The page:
Petro Poroshenko lost the Ukrainian presidential elections by a larger margin than any candidate in the history of Ukraine. He won in only one region of the country. His opponent, a comedian with no political experience, received more votes than any candidate in Ukrainian history. Why, after five years of policies that had the full political and financial backing of the West, did the Ukrainian people reject him by a three-to-one margin?
The answer lies in the anti-Russian policies that he and the Ukrainian parliament have pursued these past five years. These include restrictions on the usage of the Russian language, on travel to Russia, on trade with Russia, on any social contact with Russians, even those who clearly oppose Putin and support Ukraine. That there would be political blowback for this was entirely predictable, given that city dwellers in Ukraine more commonly speak Russian, and half of the country has relatives across the border. The writing was on the wall for Poroshenko when an annual poll earlier this year showed that popular sympathies for Russia among Ukrainians were now higher than at any point since May 2014.
Poroshenko, nevertheless, continued to pursue a nationalist ideology, rescinding the rights of regions to use any language other than Ukrainian, ending instruction of Russian in schools after the fifth grade, even seeking to disestablish the Ukrainian Orthodox Church and replace it with a more politically loyal and nationalistic church. The result, predictably, has been a slow but steady rise in the resentment of people in the Russophone regions, which manifested itself in an unexpectedly high turnout in this presidential election. Though scarcely noted in all the excitement over Vladimir Zelensky, it is worth underscoring that, had the Opposition Bloc fielded a single candidate instead of three, then that candidate would have likely beaten Poroshenko in the first round, leaving Ukrainians with a final choice between two allegedly pro-Russian candidates.
Of course, the country’s economic collapse, cuts in social services, and nine-fold hike in the price of gas heat, all contributed to Poroshenko’s unpopularity, but they were not the deciding factors. The division of Ukrainians into “true patriots of Ukraine” and a mythical “fifth column” that supports Russia was always Poroshenko’s distinctive calling card, and he used it frequently to explain away the country’s growing social and economic problems. Indeed, his campaign billboards showed him facing-off not with his challengers, but with Vladimir Putin. Leading up to the first round the attending caption was “Its either Poroshenko or Putin.” In the run-off, it became “April 21st—The decisive choice.” Given only two options by their president, the Ukrainian people made their choice.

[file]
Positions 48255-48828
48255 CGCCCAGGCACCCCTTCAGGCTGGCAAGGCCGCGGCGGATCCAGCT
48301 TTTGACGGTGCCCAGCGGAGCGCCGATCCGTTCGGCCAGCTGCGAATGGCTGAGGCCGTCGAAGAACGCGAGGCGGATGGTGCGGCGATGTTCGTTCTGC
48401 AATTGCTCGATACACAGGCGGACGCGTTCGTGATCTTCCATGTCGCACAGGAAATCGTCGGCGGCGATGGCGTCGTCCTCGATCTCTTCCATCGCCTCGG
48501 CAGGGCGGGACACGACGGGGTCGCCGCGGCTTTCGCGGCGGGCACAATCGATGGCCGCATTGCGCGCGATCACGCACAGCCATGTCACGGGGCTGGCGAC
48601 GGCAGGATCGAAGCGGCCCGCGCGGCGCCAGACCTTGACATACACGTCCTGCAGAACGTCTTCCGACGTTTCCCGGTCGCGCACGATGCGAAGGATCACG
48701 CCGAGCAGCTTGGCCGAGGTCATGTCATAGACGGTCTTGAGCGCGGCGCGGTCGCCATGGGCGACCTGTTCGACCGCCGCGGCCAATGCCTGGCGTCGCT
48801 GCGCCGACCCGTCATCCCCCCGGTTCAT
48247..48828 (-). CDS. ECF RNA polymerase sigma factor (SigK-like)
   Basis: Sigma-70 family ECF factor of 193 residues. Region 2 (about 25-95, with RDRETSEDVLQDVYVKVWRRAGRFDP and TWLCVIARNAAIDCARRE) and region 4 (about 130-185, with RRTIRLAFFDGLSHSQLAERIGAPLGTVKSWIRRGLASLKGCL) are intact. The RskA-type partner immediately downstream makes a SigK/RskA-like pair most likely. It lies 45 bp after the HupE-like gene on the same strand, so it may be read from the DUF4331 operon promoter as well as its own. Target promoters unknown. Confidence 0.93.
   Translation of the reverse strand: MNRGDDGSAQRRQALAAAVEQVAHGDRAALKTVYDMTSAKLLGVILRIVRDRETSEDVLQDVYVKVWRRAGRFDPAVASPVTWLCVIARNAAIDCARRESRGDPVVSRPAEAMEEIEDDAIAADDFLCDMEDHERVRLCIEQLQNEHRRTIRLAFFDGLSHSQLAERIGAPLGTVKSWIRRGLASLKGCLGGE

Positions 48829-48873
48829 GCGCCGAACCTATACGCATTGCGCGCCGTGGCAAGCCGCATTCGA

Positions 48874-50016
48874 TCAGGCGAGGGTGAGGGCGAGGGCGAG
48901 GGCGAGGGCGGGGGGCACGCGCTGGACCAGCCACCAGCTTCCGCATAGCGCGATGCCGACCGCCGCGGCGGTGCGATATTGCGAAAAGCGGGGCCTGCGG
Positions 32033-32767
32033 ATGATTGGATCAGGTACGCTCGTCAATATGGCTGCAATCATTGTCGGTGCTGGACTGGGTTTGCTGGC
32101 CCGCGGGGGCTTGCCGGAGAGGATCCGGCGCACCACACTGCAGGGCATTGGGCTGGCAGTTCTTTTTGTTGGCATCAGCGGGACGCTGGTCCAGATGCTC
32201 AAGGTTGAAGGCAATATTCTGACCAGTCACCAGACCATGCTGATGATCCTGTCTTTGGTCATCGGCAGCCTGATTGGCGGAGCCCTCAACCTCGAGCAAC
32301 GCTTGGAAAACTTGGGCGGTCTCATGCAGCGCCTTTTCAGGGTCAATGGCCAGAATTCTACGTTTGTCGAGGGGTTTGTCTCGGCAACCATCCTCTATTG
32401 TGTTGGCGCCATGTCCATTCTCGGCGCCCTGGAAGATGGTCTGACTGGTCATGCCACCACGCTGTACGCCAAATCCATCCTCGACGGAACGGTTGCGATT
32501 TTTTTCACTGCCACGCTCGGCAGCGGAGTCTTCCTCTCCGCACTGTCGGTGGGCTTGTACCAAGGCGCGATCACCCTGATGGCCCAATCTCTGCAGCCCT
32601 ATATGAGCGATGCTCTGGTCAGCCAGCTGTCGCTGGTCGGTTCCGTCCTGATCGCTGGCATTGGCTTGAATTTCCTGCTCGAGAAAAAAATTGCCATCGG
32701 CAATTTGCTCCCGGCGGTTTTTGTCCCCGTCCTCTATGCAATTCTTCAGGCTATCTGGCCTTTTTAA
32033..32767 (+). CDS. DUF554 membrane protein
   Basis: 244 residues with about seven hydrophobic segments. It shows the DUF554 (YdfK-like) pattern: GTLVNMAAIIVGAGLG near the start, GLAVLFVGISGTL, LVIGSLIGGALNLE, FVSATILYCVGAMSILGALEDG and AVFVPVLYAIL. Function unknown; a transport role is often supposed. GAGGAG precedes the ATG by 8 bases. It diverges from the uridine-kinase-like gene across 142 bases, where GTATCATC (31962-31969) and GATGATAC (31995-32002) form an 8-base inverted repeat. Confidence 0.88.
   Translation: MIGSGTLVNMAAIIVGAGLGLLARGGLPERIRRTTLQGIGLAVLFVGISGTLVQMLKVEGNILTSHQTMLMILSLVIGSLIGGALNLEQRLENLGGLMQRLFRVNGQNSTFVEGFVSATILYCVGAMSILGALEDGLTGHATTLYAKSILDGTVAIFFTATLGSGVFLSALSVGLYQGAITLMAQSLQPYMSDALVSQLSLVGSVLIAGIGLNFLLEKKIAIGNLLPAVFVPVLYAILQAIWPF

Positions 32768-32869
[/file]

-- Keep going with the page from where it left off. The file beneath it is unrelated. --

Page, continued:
What lessons can Western policymakers learn from Poroshenko’s crushing defeat? First, that popular sympathies for Russia among Ukrainians are not likely to decline any time soon. Indeed, barring open warfare, we may have seen them at their lowest point. If the conflict in Eastern Ukraine is ended, and normal trade and political ties are restored, then the political and economic influence of Russophone Ukraine will inevitably rise, as will sympathy for Russia. This is the single most important reason why Poroshenko opposed the full implementation of the political reforms agreed to in the Minsk II Accords.
Second, the West’s strategy of backing one region or faction in its bid to capture and reshape the direction of the whole nation has been no more successful in Ukraine than it has been in Syria, Iraq, or Afghanistan. It is always morally questionable to promote divisions in a country in order to foster regime change. In the case of Ukraine, however, there is an added disadvantage. As Ukraine’s neighbor, speaking the same language and sharing the same cultural heritage, Russia exerts a soft power cultural influence that no other country can match. If proof was ever needed, then the electoral map of Poroshenko’s sweeping defeat provides it.
To be clear, Zelensky is not really Putin’s puppet. His appeal lies in the fact that he is not committed to the nationalist ideology that Poroshenko exemplified. This is at once his greatest source of popular support, and his greatest political weakness. For the rest of 2019 he will be forced to work with a Ukrainian parliament whose nationalistic composition has not changed since the heyday of the Maidan movement. Though its popularity as an institution has long been in the single digits, most observers see it clinging to power through November, and pushing through as much nationalistic legislation as it possibly can in its last days. The first such law, which comes up for a vote later this week, will expand the mandatory use of the Ukrainian language. As president-elect, Zelensky is already facing his first political challenge. While he may have no power to stop this law, his supporters will doubtlessly blame him for it after it is implemented.
Zelensky’s key task, therefore, is to figure out how not to become Poroshenko, who lost the support of half the country, while also not becoming Yanukovych, who lost the support of the other half. If he can accomplish this, then he will indeed become the savior of Ukraine.
Nicolai N. Petro is Professor of Politics and Silvia-Chandley Professor of Peace Studies and Nonviolence at the University of Rhode Island. He writes frequently about Russia and Ukraine. His latest book, Ukraine in Crisis, was published by Routledge in 2017.